Annals Of Neurology 67(5):618-24 (2010) May;
profile Ellen M Mowry, profile Lauren B Krupp, profile Maria Milazzo, profile Dorothee Chabas, profile Jonathan B Strober, profile Anita L Belman, profile Jamie C McDonald, profile Jorge R Oksenberg, profile Peter Bacchetti and profile Emmanuelle Waubant
MS Center, Department of Neurology, University of California, San Francisco, San Francisco, CA 94117, USA. ellen.mowry at ucsf.edu PMID: 20437559
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OBJECTIVE: We sought to determine if vitamin D status, a risk factor for multiple sclerosis, is associated with the rate of subsequent clinical relapses in pediatric-onset multiple sclerosis.
METHODS: This is a retrospective study of patients with pediatric-onset multiple sclerosis or clinically isolated syndrome who were consecutively recruited into a prospective cohort at their clinical visit at the pediatric multiple sclerosis center of University of California, San Francisco or State University of New York at Stony Brook. Of 171 eligible patients, 134 (78%) with multiple sclerosis/clinically isolated syndrome were included in the cohort; a further 24 were excluded from this analysis due to lack of available serum (n = 7) or lack of follow-up (n = 17). Serum 25-hydroxyvitamin D(3) levels were measured and were adjusted to reflect a deseasonalized value. The adjusted serum 25-hydroxyvitamin D(3) level was the primary predictor in a multivariate negative binomial regression model in which the main outcome measure was the number of subsequent relapses.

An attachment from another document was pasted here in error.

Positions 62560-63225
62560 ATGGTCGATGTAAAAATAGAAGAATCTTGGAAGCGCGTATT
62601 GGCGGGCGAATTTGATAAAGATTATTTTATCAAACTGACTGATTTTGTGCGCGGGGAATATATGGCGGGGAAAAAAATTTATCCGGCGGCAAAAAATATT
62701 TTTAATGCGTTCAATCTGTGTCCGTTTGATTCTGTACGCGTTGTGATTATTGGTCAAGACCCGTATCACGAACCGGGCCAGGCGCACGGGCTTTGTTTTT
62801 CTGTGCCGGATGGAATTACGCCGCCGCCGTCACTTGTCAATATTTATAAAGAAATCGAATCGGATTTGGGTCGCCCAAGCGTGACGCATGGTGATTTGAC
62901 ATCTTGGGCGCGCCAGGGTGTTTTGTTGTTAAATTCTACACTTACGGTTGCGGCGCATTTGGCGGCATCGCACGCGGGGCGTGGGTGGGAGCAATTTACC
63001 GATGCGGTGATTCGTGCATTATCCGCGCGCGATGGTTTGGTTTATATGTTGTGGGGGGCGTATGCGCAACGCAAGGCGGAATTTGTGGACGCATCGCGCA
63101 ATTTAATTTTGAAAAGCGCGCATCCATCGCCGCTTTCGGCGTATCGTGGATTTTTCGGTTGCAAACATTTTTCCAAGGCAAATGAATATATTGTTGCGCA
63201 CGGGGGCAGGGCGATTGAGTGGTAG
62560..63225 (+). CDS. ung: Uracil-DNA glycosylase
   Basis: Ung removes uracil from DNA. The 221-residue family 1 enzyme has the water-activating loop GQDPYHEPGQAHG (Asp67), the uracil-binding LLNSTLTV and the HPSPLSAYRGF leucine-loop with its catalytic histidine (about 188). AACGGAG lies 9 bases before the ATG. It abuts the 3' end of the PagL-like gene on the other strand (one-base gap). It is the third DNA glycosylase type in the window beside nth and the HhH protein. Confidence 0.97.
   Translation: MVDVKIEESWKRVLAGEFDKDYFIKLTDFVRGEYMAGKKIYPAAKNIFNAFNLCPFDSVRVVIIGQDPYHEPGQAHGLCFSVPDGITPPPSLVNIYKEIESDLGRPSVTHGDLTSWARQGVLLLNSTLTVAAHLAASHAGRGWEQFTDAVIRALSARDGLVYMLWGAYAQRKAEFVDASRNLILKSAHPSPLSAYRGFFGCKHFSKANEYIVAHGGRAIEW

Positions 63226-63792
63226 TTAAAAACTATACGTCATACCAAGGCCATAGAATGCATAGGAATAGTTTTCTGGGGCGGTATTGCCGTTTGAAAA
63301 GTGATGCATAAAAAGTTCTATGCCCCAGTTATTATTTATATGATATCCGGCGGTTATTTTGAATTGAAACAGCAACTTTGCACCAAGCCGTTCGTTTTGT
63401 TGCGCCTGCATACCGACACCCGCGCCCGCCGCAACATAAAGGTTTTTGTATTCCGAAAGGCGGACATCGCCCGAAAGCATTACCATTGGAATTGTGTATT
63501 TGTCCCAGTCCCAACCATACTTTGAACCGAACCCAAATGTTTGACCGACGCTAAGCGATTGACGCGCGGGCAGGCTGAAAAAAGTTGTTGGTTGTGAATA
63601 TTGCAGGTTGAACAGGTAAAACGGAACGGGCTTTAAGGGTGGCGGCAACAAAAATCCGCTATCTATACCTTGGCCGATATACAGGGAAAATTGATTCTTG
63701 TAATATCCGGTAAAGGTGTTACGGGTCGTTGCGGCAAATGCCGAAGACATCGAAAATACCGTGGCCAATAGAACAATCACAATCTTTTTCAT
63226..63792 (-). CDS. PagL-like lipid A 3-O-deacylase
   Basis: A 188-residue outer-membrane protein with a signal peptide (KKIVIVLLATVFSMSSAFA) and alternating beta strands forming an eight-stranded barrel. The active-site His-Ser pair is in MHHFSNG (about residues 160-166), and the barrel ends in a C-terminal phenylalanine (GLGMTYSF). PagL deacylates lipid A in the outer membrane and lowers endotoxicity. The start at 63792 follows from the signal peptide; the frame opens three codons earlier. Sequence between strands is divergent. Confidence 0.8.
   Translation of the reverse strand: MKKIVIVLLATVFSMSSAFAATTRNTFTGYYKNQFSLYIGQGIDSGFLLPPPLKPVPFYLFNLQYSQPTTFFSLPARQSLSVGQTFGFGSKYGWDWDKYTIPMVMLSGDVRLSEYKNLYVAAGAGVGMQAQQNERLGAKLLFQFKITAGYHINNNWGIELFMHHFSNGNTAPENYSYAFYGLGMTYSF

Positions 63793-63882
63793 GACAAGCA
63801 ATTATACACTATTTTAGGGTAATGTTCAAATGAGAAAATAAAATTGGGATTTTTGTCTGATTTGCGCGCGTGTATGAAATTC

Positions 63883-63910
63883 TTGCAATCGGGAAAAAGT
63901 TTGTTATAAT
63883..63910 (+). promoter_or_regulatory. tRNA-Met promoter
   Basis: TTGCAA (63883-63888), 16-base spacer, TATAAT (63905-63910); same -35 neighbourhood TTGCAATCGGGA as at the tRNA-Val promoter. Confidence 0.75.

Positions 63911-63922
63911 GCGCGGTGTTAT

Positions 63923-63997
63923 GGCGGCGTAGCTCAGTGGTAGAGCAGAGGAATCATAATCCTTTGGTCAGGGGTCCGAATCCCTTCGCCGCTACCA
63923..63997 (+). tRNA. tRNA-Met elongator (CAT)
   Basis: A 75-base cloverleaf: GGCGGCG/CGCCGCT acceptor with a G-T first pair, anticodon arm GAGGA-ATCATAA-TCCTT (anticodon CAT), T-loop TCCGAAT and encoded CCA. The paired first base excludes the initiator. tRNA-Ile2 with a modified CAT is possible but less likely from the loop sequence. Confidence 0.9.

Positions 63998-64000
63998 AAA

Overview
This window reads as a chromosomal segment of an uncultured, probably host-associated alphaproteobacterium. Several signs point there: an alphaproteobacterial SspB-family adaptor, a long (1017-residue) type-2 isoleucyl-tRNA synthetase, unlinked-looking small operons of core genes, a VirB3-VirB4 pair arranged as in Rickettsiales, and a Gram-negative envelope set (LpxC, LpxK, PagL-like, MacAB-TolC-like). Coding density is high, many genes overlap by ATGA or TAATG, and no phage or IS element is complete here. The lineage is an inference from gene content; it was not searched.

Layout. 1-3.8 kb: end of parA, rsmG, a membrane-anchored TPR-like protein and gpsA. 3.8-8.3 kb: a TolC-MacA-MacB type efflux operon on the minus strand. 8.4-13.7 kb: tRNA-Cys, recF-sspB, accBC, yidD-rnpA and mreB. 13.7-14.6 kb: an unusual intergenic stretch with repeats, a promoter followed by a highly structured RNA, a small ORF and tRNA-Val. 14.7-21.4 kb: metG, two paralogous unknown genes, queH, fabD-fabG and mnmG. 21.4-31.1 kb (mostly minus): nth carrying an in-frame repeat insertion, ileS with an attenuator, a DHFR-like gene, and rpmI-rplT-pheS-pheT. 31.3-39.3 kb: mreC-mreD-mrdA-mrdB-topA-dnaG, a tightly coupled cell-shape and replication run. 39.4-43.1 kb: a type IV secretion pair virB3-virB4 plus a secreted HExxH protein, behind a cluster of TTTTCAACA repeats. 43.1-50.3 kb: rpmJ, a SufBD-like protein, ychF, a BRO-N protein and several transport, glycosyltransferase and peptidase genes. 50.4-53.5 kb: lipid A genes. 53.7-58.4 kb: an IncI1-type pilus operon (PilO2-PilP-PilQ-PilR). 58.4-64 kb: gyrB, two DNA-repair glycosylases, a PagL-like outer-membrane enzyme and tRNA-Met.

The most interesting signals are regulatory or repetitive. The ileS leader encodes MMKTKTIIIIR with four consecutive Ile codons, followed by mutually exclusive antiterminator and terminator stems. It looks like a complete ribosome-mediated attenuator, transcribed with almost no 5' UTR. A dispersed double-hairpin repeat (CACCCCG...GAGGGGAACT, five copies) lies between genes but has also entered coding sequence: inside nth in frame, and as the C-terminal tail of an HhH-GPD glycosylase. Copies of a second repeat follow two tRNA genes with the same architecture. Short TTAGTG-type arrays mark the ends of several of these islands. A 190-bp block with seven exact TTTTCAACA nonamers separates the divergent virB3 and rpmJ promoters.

RESULTS: Among the 110 subjects, the mean unadjusted 25-hydroxyvitamin D(3) level was 22 +/- 9 ng/ml. After adjustment for age, gender, race, ethnicity, disease duration, disease-modifying therapy, and length of follow-up, every 10 ng/ml increase in the adjusted 25-hydroxyvitamin D(3) level was associated with a 34% decrease in the rate of subsequent relapses (incidence rate ratio, 0.66; 95% confidence interval, 0.46-0.95; p = 0.024).
INTERPRETATION: Lower serum 25-hydroxyvitamin D(3) levels are associated with a substantially increased subsequent relapse rate in pediatric-onset multiple sclerosis or clinically isolated syndrome, providing rationale for a randomized controlled trial of vitamin D supplementation. DOI: 10.1002/ana.21972